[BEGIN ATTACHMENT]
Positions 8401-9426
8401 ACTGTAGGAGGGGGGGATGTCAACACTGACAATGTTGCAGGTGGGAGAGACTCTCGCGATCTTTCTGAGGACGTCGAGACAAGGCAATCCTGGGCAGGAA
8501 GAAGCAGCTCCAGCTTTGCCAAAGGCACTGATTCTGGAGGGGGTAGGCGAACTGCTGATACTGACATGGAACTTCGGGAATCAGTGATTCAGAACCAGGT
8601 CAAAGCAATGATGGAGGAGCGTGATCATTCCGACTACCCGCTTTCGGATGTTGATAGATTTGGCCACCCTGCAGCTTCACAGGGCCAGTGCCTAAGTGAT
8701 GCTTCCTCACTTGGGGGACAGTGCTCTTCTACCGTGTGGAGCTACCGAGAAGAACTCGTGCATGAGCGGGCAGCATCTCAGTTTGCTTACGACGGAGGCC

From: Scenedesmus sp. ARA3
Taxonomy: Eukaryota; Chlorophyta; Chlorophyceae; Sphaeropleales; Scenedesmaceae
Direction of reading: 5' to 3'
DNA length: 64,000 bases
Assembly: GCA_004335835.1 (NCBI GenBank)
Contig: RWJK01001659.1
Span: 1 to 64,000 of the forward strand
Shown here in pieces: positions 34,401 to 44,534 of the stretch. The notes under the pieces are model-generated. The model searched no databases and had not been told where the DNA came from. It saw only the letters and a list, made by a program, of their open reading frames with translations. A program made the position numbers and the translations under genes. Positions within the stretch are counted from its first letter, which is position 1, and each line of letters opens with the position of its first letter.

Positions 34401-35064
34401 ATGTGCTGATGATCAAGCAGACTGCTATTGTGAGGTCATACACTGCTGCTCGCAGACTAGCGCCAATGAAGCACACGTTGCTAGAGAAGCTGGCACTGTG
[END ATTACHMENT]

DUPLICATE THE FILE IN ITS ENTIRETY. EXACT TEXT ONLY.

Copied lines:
Positions 8401-9426
8401 ACTGTAGGAGGGGGGGATGTCAACACTGACAATGTTGCAGGTGGGAGAGACTCTCGCGATCTTTCTGAGGACGTCGAGACAAGGCAATCCTGGGCAGGAA
8501 GAAGCAGCTCCAGCTTTGCCAAAGGCACTGATTCTGGAGGGGGTAGGCGAACTGCTGATACTGACATGGAACTTCGGGAATCAGTGATTCAGAACCAGGT
8601 CAAAGCAATGATGGAGGAGCGTGATCATTCCGACTACCCGCTTTCGGATGTTGATAGATTTGGCCACCCTGCAGCTTCACAGGGCCAGTGCCTAAGTGAT
8701 GCTTCCTCACTTGGGGGACAGTGCTCTTCTACCGTGTGGAGCTACCGAGAAGAACTCGTGCATGAGCGGGCAGCATCTCAGTTTGCTTACGACGGAGGCC

From: Scenedesmus sp. ARA3
Taxonomy: Eukaryota; Chlorophyta; Chlorophyceae; Sphaeropleales; Scenedesmaceae
Direction of reading: 5' to 3'
DNA length: 64,000 bases
Assembly: GCA_004335835.1 (NCBI GenBank)
Contig: RWJK01001659.1
Span: 1 to 64,000 of the forward strand
Shown here in pieces: positions 34,401 to 44,534 of the stretch. The notes under the pieces are model-generated. The model searched no databases and had not been told where the DNA came from. It saw only the letters and a list, made by a program, of their open reading frames with translations. A program made the position numbers and the translations under genes. Positions within the stretch are counted from its first letter, which is position 1, and each line of letters opens with the position of its first letter.

Positions 34401-35064
34401 ATGTGCTGATGATCAAGCAGACTGCTATTGTGAGGTCATACACTGCTGCTCGCAGACTAGCGCCAATGAAGCACACGTTGCTAGAGAAGCTGGCACTGTG